Electromagnetic Hypersensitivity – Wi-Fi at its worst
Electromagnetic Hypersensitivity is a largely contested condition that has raised more than a few eyebrows in the medical community as of late. It is a condition that most people have never heard of, and is often referred to as the ‘Wi-Fi allergy’ as it is associated with a negative reaction to an ‘over-exposure’ to Wi-Fi. Despite the ‘legitimacy’ controversy and pseudoscience accusations surrounding Electromagnetic Hypersensitivity (EHS), it is slowly but surely being recognised by various medical experts worldwide as a legitimate and soon-to-be established medical condition.
So what does Electromagnetic Sensitivity actually mean, and how does it occur? EHS is defined as a medical condition in which a person is allergic to Wi-Fi. It is associated with a set of medically manifested symptoms that have an electrical origin. Recent studies have shown that electromagnetic fields (such as Wi-Fi and radiation from Microwaves) can have noticeable physical effects on the body. EHS is also interchangeably known as Electrical Sensitivity (ES), Microwave/Radiation Sensitivity or Sickness as well as referring to the sufferer as EMF ‘injured’. Electromagnetic Sensitivity is seen as a direct result of an environment which is saturated with wireless electronic devices including cellular devices, tablets and computers. Symptoms of the condition range in severity from almost undetectable to unbearable and include mild insomnia, headaches, chronic fatigue, nausea, concentration and memory problems, heart palpitations, tremors, depression and vertigo.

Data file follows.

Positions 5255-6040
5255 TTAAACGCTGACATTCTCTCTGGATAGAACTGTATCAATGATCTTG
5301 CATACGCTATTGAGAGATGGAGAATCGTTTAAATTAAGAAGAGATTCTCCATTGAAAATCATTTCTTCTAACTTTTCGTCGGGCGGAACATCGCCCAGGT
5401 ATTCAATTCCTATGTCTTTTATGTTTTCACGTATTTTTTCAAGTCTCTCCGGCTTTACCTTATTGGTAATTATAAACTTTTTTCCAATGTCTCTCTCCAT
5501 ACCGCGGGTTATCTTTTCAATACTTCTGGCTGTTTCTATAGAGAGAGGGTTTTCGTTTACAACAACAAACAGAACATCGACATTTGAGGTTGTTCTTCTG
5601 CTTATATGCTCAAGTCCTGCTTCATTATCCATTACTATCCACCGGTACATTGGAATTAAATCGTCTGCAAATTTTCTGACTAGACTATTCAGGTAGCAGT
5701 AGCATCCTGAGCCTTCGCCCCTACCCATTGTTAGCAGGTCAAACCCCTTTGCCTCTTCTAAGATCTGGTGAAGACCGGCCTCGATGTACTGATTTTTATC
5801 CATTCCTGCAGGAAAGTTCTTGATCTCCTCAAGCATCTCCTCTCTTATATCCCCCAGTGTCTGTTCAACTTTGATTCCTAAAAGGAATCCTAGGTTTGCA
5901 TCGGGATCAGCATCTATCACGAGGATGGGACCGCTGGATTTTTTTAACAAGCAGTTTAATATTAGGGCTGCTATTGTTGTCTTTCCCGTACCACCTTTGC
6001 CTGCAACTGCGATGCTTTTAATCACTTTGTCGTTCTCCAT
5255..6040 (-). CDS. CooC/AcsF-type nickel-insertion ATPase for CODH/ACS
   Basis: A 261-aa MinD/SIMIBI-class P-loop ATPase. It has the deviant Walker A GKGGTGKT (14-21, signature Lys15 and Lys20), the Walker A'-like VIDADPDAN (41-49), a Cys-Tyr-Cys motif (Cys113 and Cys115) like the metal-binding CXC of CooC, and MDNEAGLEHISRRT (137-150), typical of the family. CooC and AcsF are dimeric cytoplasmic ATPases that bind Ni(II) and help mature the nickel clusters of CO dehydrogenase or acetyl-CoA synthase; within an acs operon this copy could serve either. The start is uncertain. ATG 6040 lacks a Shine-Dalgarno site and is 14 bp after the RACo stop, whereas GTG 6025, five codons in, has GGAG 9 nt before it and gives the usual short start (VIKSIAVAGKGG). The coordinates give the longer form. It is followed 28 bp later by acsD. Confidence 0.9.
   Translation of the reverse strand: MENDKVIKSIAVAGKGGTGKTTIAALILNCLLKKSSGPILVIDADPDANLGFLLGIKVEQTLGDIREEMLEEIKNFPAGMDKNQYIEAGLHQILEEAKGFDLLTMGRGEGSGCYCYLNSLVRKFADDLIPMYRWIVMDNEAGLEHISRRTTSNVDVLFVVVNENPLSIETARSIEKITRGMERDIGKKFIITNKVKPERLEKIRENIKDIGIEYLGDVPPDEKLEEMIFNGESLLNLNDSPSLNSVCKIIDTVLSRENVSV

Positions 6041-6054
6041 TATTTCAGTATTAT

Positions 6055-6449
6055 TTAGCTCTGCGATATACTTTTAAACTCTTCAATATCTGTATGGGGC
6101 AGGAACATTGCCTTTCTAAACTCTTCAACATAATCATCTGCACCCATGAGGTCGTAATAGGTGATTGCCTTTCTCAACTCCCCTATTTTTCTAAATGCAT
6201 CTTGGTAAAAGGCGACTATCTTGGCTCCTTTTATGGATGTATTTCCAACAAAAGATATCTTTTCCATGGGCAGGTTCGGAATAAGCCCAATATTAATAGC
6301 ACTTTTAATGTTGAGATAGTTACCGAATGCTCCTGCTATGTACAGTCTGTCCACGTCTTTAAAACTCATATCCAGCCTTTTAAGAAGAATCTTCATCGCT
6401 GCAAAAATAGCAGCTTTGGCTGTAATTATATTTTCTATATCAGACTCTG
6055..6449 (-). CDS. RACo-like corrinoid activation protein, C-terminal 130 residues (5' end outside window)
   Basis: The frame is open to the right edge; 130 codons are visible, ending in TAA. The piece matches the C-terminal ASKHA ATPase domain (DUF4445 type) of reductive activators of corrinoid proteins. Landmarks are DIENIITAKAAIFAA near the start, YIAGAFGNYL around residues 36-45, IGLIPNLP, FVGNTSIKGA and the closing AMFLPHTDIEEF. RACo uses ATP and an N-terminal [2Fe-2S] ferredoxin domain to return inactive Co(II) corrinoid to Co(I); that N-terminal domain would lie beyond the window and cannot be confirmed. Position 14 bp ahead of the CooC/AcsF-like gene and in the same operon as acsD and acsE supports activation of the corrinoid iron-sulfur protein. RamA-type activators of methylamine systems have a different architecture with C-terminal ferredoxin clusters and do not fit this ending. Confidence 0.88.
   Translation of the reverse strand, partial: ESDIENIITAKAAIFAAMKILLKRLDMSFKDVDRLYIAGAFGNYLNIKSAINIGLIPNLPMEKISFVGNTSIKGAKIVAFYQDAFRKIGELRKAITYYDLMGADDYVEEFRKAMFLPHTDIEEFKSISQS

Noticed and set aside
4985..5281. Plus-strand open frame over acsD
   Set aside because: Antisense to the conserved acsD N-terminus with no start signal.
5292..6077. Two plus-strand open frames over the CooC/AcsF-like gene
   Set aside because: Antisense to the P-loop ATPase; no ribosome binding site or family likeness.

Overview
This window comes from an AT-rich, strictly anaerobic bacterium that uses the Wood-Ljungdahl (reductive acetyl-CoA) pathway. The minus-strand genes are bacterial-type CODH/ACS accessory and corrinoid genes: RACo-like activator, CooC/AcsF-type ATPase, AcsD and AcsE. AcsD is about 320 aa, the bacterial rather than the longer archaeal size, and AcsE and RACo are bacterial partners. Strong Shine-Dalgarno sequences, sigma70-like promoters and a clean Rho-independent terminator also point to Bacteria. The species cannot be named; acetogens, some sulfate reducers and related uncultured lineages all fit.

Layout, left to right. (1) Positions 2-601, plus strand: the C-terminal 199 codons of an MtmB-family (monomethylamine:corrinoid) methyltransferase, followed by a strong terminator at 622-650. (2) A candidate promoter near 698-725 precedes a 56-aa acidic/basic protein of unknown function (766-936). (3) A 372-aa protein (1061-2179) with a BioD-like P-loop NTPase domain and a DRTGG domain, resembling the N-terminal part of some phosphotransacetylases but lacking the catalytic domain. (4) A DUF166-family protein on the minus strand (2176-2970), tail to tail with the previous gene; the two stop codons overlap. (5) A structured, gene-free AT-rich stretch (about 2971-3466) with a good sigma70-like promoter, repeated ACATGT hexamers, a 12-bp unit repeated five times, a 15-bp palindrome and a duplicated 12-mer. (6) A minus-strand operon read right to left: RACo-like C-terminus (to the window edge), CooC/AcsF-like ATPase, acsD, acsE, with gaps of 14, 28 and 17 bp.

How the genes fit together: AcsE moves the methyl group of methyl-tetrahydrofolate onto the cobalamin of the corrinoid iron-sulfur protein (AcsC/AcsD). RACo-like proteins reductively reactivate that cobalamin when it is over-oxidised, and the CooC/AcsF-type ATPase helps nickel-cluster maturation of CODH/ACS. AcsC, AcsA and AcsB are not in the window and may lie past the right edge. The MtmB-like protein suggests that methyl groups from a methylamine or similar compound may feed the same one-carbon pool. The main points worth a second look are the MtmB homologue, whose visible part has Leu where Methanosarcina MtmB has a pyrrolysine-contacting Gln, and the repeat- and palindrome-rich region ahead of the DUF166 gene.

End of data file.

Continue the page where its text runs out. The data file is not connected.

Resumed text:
While research into EHS is still in its preliminary phases, it appears that the global prevalence of EHS is on the rise. However, the exact population percentiles are not yet known, but are estimated to range anywhere from 1.2% to 13.3% of the population that are affected, though this only accounts for the reported and recorded cases of EHS. Most cases of EHS will go unreported and undiagnosed as the majority of the symptoms associated with the condition can be attributed to many other, well-known and established medical conditions and are therefore likely to be overlooked; also many medical professionals consider EHS’ potential classification as a verifiable medical condition contentious.
So what preventative measures can be taken? Unfortunately there is not much that can be done to avoid EHS in some capacity as our daily exposure to electromagnetic fields including Wi-Fi is almost constant. Therefore, its starts with small changes that help diminish our contact with Wi-Fi saturated environments, such as avoiding direct exposure to wireless frequencies and networks as much as possible by opting for cabled connections instead. Another preventative measure includes limiting the amount of time per day spent with wireless devices such as cell phones, laptops and tablets by switching such devices off when they are not being utilised. Lastly, an appeal has been made to the World Health Organisation imploring them to recognise EHS as a serious issue, and in turn promote the regulation of wireless technology in order to reduce the risk of contracting EHS and its growing pervasiveness in today’s society.